Anti-smoking bills advance in House
A casual cigarette could soon become more expensive and restricted under a pack of health-focused bills making their way through the state House.
All three bills have already received the Senate's approval.
Under one bill advancing yesterday, lighting up would not be allowed in a wide array of public spaces including bars, airports, bowling alleys, galleries, coin-operated laundries and any enclosed sections of public stadiums. Open-air public areas such as parks and beaches, as well as other areas like hotel rooms and tobacco stores, would be exempt from the prohibition.
The bill is largely aimed at protecting people from inhaling secondhand smoke in their workplaces.
Workers at bars and restaurants are particularly vulnerable, said Christopher Pablo, director of government and community affairs at Kaiser Permanente and chairman of the American Cancer Society Hawaii Pacific.
Food service workers are 50 percent more likely to die from lung cancer than the public, he said.
"It's easier to say, 'These people have a choice' -- not everyone has a choice of where they work," he said.
Members of the House Health Committee also passed a measure that would ban sales of flavored cigarettes in Hawaii because their sweet-sounding varieties such as cocoa and candy are believed to be attractive to children.
Lawmakers, however, decided to wait a few more days to fine-tune another measure that would boost taxes on cigarettes -- splitting the proceeds between the University of Hawaii's Cancer Research Center and state smoking prevention programs.
David McClain, the university's president, showed up yesterday to deliver the school's testimony in strong support of the measure.
In response to questions from Rep. Alex Sonson (D, Pearl City-Waipahu) over the appropriateness of using a cigarette tax to fund a cancer center, McClain acknowledged that there are other ways to find money for the school's research, but this one appears right.
"This particular financing mechanism seems to be, from a public finance theory point of view, a pretty strong one because you target the tax at a social problem. The tax reduces the social problem and at the same time generates resources that allow you to treat the side effects of the social problem for a long time," he said.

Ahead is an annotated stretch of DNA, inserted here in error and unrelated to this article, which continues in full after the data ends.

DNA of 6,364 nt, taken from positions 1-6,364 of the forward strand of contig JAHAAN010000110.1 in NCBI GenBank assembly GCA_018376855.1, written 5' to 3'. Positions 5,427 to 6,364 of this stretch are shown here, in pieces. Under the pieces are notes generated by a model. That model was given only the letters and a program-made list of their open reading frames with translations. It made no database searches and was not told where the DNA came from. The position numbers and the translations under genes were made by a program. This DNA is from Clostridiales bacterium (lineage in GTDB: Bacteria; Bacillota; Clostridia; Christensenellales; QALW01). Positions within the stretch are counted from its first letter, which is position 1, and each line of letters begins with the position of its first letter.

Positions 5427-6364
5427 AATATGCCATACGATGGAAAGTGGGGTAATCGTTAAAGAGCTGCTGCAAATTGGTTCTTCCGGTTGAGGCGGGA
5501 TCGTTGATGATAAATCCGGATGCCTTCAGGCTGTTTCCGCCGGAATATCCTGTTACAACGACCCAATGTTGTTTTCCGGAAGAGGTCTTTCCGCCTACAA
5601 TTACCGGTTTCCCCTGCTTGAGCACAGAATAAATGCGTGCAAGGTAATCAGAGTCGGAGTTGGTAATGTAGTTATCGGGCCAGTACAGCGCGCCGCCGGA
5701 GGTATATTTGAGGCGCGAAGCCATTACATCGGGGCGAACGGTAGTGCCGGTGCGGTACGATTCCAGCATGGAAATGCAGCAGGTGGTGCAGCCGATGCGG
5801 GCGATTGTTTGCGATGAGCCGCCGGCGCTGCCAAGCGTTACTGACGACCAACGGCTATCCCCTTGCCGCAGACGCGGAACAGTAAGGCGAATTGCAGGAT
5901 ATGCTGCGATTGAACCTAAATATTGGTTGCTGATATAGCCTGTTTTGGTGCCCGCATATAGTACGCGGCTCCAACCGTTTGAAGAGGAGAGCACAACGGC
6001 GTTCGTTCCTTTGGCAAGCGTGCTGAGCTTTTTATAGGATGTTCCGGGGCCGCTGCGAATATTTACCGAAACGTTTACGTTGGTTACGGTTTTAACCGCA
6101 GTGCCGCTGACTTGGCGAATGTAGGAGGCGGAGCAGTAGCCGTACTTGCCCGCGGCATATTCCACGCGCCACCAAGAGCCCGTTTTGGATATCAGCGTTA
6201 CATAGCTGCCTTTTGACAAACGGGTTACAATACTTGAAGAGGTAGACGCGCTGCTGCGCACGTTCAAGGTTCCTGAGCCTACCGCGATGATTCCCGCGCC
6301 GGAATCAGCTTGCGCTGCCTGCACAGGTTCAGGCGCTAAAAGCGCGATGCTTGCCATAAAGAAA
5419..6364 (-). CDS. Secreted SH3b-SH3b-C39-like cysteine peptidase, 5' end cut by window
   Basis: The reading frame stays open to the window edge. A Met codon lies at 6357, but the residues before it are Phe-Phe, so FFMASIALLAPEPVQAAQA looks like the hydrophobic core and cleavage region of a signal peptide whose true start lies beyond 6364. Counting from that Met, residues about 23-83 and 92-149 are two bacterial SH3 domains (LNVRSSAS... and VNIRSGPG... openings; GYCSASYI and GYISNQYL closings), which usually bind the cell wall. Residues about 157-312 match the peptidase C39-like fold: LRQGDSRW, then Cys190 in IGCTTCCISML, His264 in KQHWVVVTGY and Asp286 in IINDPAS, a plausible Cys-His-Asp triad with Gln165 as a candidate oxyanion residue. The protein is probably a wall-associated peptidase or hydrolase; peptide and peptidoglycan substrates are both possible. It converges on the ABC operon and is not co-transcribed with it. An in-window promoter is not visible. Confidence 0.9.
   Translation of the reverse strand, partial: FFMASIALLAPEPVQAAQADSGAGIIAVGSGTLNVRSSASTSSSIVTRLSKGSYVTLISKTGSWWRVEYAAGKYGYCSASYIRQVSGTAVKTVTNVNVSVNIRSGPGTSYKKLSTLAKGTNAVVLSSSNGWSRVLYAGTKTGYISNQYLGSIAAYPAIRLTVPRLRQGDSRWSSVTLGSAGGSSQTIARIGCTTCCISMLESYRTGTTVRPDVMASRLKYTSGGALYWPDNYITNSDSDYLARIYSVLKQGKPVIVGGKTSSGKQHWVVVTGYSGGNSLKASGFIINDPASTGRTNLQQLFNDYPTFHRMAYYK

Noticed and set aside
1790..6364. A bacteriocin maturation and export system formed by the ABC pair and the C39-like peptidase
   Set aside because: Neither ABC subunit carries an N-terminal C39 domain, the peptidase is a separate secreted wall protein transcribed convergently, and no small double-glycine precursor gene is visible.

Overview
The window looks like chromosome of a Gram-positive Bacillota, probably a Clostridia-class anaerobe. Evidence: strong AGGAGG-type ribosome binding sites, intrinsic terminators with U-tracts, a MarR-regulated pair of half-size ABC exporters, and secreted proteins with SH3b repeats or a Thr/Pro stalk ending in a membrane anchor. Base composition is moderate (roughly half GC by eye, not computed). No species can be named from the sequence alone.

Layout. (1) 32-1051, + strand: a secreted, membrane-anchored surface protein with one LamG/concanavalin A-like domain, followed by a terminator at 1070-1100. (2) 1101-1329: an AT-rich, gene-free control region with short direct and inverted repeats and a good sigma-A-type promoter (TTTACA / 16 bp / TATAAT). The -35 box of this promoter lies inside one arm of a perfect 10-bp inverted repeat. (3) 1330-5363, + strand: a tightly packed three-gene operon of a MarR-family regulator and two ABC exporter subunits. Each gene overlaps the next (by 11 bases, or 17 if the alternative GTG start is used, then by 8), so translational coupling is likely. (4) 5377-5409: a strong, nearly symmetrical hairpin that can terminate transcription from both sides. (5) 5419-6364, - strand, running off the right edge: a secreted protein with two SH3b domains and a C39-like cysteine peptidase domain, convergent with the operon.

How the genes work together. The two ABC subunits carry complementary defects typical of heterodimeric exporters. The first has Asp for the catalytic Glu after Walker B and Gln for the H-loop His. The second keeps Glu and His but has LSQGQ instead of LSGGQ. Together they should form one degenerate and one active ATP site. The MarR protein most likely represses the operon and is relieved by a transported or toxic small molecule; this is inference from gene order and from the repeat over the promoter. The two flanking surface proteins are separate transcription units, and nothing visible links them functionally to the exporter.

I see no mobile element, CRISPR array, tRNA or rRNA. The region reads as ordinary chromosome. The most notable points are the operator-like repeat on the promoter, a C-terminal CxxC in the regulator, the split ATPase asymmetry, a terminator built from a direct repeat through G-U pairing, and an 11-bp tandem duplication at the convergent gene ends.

According to the American Hear Association, 82 percent of the islands' adults do not smoke. But the use of tobacco costs Hawaii taxpayers and businesses an estimated $575 million in medical expenses and lost productivity.
McClain said later that bolstering the center is the university's highest priority, and the millions brought in by the tax increase would allow the center to nearly double its number of researchers over the next 10 years and build new facilities.
"So it's really an upgrade in the health care of our community," he said.
Under the current version of the measure, the tobacco tax would go from the current 7 cents per cigarette to 9 cents on the first day of 2007, an increase of $1.40 per pack of 20 cigarettes to $1.80. The tax would then increase to 11 cents in 2008 and 13 cents in 2009.
While the difference per smoke is only a few cents, those pennies add up to a significant chunk of money.
The proposed law would bring in an estimated $24 million the first year and then $48 million and $72 million in the following years.
A House version of the bill would raise the tax a half-cent more and thus bring $30 million, $60 million and $90 million respectively -- minus the estimated 10 percent drop in smokers in the state because the habit would become more expensive, said Rep. Josh Green, vice chairman of the Health Committee.
"The bill is a great one because by making it more expensive for people to smoke, fewer people smoke. By using the funds from the bill ... we'll be directly able to encourage people not to smoke," he said.
According to the Institute on Money in State Politics, of the approximately $6 million raised by Hawaii legislative candidates during the 2004 election, $155,250 came from tobacco companies or companies that sell tobacco products.